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The Great Indoors: My Top Three Favorite Indoor Playspaces (0-6 years)

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The Great Indoors: My Top Three Favorite Indoor Playspaces (0-6 years)

Oh my gosh!

I think I’m melting.

It will be in the mid 90’s all this week in DC so it’s as good a time as ever to share with you my three favorite indoor play-spaces for the 0-6 crowd.

3. ImagiNATIONS activity center at The National Museum of the American Indian

 

Hok-Noth-Da Story Time

 

ImagiNATIONS is housed in the visually stunning Museum of the American Indian where, it should also be mentioned, the cafeteria is top notch offering foods representative of indian tribes that once populated North America by region. The playscape offers many hands-on activities, all with a view of the Capitol building. Build an igloo, test your core strength on a simulated fishing kayak and come early to listen to a story or make a craft, click here for their activity schedule.

Website: ImagiNATIONS

When:

Tuesday – Sunday: 10am-5pm

Closed December 25th

Getting there:

Metro (L’Enfant Plaza blue, orange, green, yellow lines)

Parking (Mall parking can be reserved ahead of time via parking panda )

Cost: Free

Additional Supplies: None

Nursing Friendly: Sure, plenty of places to sit but no designated spots

Attention Level: Medium

Disclaimer- I have created a level of alertness scale; low, medium, high.  based on factors such as play area location in relation to traffic, strangers, dogs, etc. A low rating in no way indicates you should not keep an eye on or engage with your child, it simply means your child is in less danger here should you become distracted.

 

2. Wegman’s Wonderplace at the National Museum of American History

 

WegmansWonderplace

 

Wegman’s Wonderplace, an indoor playscape for ages 0-6, debuted in January 2016 as a permanent exhibit at the American Museum of History. Funded by grocery giant Wegmans the exhibit has many features highlighting  the food system, literally from farm to table, and can serve as a talking point about where food comes from. Children have the chance to “harvest” carrots and potatoes from a faux garden bed, collect chicken eggs, browse for peaches, and after purchasing their produce they can head over to a toddler sized replica of Julia Child’s kitchen where they can pretend to cook it all up (Julia Child’s actual kitchen is located upstairs). This exhibit is particularly family friendly; stroller parking, large private restroom complete with changing table and toddler toilet, enclosed baby area with mirror and pull up barre, and my personal favorite the nursing bench including boppy nursing pillows. Wegmans Wonderplace is a great place to come, sit down and recharge and the level of alertness required here is low. The play area is contained with an attendant at the entrance, timed ticketing is required on busy days i.e. visiting on off hours will yield the best results.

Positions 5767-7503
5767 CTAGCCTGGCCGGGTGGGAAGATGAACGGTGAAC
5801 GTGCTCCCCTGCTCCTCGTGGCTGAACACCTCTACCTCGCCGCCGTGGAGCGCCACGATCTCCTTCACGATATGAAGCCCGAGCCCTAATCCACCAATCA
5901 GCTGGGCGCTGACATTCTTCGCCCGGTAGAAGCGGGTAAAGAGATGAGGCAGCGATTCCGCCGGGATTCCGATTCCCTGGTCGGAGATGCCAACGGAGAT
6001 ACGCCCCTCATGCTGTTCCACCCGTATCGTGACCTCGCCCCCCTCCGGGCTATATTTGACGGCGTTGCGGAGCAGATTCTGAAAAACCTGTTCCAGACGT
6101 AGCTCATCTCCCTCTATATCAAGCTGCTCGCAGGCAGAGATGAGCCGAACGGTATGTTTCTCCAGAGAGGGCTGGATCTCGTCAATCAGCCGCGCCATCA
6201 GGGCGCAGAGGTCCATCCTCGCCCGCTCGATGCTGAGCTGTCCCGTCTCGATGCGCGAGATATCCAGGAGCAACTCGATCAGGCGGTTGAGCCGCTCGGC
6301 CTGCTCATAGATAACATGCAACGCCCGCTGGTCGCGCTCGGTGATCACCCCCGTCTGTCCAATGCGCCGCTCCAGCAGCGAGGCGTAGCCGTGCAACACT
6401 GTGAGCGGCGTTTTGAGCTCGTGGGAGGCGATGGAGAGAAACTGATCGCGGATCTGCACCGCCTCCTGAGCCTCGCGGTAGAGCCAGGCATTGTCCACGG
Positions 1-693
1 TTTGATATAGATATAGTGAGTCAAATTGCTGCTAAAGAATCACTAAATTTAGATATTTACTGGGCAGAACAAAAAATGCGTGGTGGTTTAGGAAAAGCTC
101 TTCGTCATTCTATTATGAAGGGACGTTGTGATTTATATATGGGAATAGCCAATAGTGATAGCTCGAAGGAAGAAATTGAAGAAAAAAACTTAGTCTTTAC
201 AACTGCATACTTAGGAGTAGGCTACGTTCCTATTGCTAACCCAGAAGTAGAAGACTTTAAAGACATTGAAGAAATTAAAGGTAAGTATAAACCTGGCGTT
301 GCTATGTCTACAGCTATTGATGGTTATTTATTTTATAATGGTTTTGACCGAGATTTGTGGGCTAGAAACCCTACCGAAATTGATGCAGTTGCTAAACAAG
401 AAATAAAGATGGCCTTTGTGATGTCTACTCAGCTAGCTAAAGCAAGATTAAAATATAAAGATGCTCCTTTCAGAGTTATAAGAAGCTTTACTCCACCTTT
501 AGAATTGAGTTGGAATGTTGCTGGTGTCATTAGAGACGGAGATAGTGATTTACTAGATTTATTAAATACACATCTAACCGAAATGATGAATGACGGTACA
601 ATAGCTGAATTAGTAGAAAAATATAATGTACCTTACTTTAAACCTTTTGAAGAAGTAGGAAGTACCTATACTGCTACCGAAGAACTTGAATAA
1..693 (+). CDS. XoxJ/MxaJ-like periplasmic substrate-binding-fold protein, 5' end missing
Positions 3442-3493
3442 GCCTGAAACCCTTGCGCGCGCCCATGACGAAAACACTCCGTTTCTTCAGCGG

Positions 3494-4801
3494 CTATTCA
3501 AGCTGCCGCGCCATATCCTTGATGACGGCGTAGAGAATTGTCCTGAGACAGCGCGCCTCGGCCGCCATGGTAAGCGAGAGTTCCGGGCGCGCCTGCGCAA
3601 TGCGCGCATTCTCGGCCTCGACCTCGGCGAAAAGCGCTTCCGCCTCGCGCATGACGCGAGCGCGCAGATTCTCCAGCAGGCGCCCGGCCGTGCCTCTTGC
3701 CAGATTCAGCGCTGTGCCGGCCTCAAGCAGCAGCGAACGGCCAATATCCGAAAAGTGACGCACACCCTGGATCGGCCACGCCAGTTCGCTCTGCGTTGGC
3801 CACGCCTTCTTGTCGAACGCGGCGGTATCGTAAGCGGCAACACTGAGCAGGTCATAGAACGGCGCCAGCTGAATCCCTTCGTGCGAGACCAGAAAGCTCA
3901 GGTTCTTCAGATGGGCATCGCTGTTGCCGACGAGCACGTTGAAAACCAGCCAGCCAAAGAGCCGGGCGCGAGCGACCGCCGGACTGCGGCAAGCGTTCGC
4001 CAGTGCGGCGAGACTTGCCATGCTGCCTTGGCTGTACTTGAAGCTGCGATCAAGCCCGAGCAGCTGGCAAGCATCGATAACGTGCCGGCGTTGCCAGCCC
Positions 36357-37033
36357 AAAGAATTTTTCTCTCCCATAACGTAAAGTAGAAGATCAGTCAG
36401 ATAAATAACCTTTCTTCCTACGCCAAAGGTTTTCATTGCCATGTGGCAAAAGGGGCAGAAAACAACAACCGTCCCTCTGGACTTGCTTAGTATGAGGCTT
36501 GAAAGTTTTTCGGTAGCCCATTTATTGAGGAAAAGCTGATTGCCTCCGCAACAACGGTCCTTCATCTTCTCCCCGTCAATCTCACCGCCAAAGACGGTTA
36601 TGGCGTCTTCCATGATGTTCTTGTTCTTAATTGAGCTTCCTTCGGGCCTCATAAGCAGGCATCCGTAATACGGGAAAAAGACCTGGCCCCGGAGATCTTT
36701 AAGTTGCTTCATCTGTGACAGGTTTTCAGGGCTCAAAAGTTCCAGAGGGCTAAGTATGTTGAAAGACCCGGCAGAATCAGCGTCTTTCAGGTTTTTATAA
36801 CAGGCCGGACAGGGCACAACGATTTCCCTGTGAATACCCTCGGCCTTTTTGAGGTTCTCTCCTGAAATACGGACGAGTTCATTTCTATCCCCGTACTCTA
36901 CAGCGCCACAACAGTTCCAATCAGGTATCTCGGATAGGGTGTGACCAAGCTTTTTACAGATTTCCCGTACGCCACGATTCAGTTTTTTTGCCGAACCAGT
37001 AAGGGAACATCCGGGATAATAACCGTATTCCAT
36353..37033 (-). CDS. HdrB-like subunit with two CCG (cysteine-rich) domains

Website: Wegman’s Wonderplace

When:

Everyday:10am-4pm

Closed on Tuesdays and December 25th

Getting there:

Metro (Federal Triange blue, orange, silver lines)(Archives-Navy Memorial green, yellow lines)

Parking (Mall parking can be reserved ahead of time via parking panda )

Cost: Free

Additional Supplies: None

Nursing Friendly: Yes, includes a specific and comfortable area for nursing

Attention Level: Low

Disclaimer- I have created a level of alertness scale; low, medium, high.  based on factors such as play area location in relation to traffic, strangers, dogs, etc. A low rating in no way indicates you should not keep an eye on or engage with your child, it simply means your child is in less danger here should you become distracted.

1. The National Building Museum

 

Play Work Build

 

The National building is my new favorite go-to museum, so much so that I became a member (it’s not a Smithsonian) and at $90/year (entry for two adults and four kids every visit) its a screaming good deal. They have two designated play rooms; Play Work Build and The Building Zone. The Building Zone, a playscape designed specifically for kids 0-6 requires timed entry tickets good for 45 minutes, the tickets are   included in your entry fee, I recommend getting entry for two time blocks in a row (the 45 minutes will fly by).  While you’re waiting to get into The Building Zone I recommend you go upstairs to check out Play, Work, Build where your children can play engineer with oversized blocks, get techie with the dance pad or kick it old school with lincoln logs.

 

Website: Building Museum

When: 

Monday–Saturday: 10 am–5 pm
Sunday: 11 am–5 pm

The Building Zone
closes at 4 pm.

Getting there:

Metro (Judiciary Square red line)(Gallery PL-Chinatown green, yellow, red lines)

Parking (Mall parking can be reserved ahead of time via parking panda )

Cost:

$16/adult

$13/Children, students, seniors

2 and under are free

Includes admission to all exhibits, and Icebergs

Additional Supplies: None

Nursing Friendly: Sure, plenty of places to sit but no designated spots

Attention Level: Low-Medium

Disclaimer- I have created a level of alertness scale; low, medium, high.  based on factors such as play area location in relation to traffic, strangers, dogs, etc. A low rating in no way indicates you should not keep an eye on or engage with your child, it simply means your child is in less danger here should you become distracted.

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